In This Issue
Lendy Cowes Week - Day 5 Round up Report
Brits rack up more wins as Aarhus heats up
St. Maarten Heineken Regatta
Star Class European Championship
UBS 20th Jersey Regatta
How Much Plastic is in the Ocean?
The Last Word: Morton Smith
Brought to you by Seahorse magazine, Scuttlebutt Europe is a digest of sailing news and opinions, regatta results, new boat and gear information and letters from sailors -- with a European emphasis. Contributions welcome, send to
Lendy Cowes Week - Day 5 Round up Report
A change in the weather today gave a cooler and windier day, with gusts nearing 25 knots in the early afternoon. Thousands of sailors came ashore sporting big grins after an energetic day that saw many thrills and spills on the downwind legs. Today was Youth Day at Lendy Cowes week, with the spotlight shining on the numerous young sailors, teams and skippers at the event.
The first start was for the bigger yachts racing on the first day of the Triple Crown series for three of the sailing world's most prestigious trophies. They started on the inshore Royal Yacht Squadron line, heading towards the east under spinnaker. A number of boats, including Tony Langley's TP52 Gladiator, and James Neville's HH42 Ino XXX, held back from the line, hoisting spinnakers 30 seconds before the start. Despite accelerating quickly they were late at the gun, allowing Igor Yakunin's Ker 46 Lady Mariposa to get away ahead, even though his team hoisted the spinnaker later.
Yakunin had been at the top of the leaderboard for the Musto Young Skipper's Trophy after the first four days of the regatta this year. However, his team's fifth place today saw him slip to second place.
Gladiator subsequently powered away to take line honours in the 24 mile race and won on corrected time, 75 seconds ahead of Peter Morton's Fast40+ Girls on Film. Lady Mariposa was second on the water, but slipped to fifth after time correction, behind Michael Bartholomew's GP42 Tokoloshe ll and another Fast40+, Stewart Whitehead's Rebellion.
In IRC Class 3 the Dutch Max Fun 35 Team Heiner lll, skippered by Arianne van de Loosdrecht, had their best race of the regatta so far. They finished second on the water, but close enough to Andrew McIrvine's First 40 La Reponse to gain victory by 22 seconds on corrected time. It was a performance that earned Team Heiner lll both the Landrover Under 25 Trophy and the Musto Young Skippers Trophy.
The sailing inspired programmes run by Lendy Cowes Week's official Charity, the 1851 Trust, have reached over 90,000 young people in the last year. They bring the innovation and excitement of the America's Cup to young people in a way that challenges them to challenge themselves.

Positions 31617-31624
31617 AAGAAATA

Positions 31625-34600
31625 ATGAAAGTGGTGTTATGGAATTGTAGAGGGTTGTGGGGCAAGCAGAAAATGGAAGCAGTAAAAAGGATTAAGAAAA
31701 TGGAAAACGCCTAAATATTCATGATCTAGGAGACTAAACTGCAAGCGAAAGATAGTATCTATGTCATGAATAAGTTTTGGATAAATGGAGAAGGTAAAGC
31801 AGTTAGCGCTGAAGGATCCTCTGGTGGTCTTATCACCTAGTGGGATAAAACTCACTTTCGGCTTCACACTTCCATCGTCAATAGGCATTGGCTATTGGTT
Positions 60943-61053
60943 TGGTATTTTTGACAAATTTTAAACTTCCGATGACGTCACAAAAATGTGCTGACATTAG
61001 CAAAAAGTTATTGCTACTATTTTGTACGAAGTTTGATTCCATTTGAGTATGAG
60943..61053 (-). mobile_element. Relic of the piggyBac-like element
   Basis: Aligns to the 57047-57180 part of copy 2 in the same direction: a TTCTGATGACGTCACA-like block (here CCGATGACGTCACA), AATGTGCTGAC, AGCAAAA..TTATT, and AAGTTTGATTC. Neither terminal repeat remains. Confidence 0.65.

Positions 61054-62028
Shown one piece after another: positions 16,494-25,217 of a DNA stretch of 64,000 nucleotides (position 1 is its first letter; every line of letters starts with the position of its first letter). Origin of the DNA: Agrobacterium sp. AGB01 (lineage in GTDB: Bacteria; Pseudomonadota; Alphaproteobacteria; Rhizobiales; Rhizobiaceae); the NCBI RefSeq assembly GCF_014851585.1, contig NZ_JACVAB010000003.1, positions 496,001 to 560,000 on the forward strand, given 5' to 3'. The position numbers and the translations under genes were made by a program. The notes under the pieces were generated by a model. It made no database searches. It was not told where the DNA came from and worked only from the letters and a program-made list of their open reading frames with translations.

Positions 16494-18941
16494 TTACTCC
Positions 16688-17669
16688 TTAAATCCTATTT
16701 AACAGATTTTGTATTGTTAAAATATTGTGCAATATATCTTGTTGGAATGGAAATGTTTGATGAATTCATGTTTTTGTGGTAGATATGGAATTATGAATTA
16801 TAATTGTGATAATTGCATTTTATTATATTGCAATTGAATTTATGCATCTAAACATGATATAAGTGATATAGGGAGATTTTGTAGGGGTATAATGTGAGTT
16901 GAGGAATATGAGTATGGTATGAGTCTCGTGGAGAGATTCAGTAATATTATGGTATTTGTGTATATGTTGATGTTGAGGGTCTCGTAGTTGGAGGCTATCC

The organisation's next aim, through the forthcoming America's Cup cycle, is to inspire more young people about the opportunities open to them through sport and technology, leading them to think differently about their futures. Anyone wanting to give more young people to the opportunity to grow through sailing can donate £10 by texting INSPIRE to 70660. -- Rupert Holmes
The Trust is also continuing to run a programme of workshops and treasure hunts from its stand on the Parade throughout Lendy Cowes Week. www.1851trust.org.uk
Brits rack up more wins as Aarhus heats up
A brace of race wins for windsurfer Kieran Holmes-Martin and Nacra 17 pair Ben Saxton and Nikki Boniface rocketed them up the leaderboard as the Sailing World Championships action continued on Tuesday.
As the mercury rose to 30 degrees in Aarhus, Denmark, and the winds remained light, Holmes-Martin, 23, was rampant in the men's RS:X fleet.
Relishing the pumping conditions, Holmes-Martin (above) started with a solid sixth before breezing the next two to end the class's third day of racing in fifth overall, just eight points off the lead.
Buoyed by her first race win on Monday, Beijing 2008 bronze medallist Bryony Shaw added another win and a second to her tally to go into the women's RS:X gold fleet racing in seventh, nine points from first.
In the Laser Standard fleet, Britain's Jack Wetherell had a good result snatched from him when the wind disappeared on the final run an hour into the opening race.
Wetherell had sailed a blinder up to that point to round the top mark in fifth, but with the race turning into a lottery due to the lack of breeze the race committee decided to abandon it.
When the race was finally re-run it was British sailors Elliot Hanson and Lorenzo Chiavarini who came to the fore, finishing sixth and seventh respectively.
To round off Wetherell's frustration, he was was disqualified from the race for starting prematurely.
In the Finn class Ed Wright retains pole position going into the final day of fleet racing thanks to a second in race eight, while Ben Cornish slipped to 14th.
Only one race was held in the Laser Radial, with Georgina Povall finishing 21st, Ali Young coming home 28th and fellow Brit Hannah Snellgrove placing 51st.
The men's 470 fleet will race tomorrow - a planned lay day - to complete their gold fleet series with Luke Patience and Chris Grube sitting in 10th overall.
The Aarhus 2018 race committee decided that the women's 470 fleet will not race tomorrow - and so Hannah Mills and Eilidh McIntyre will go into the class's double points-scoring medal race in third, ten points off the lead, with Amy Seabright and Anna Carpenter will start the race in eighth.
In the men's kiteboarding, Guy Bridge surged to the top of the leaderboard having won 10 of his 12 races.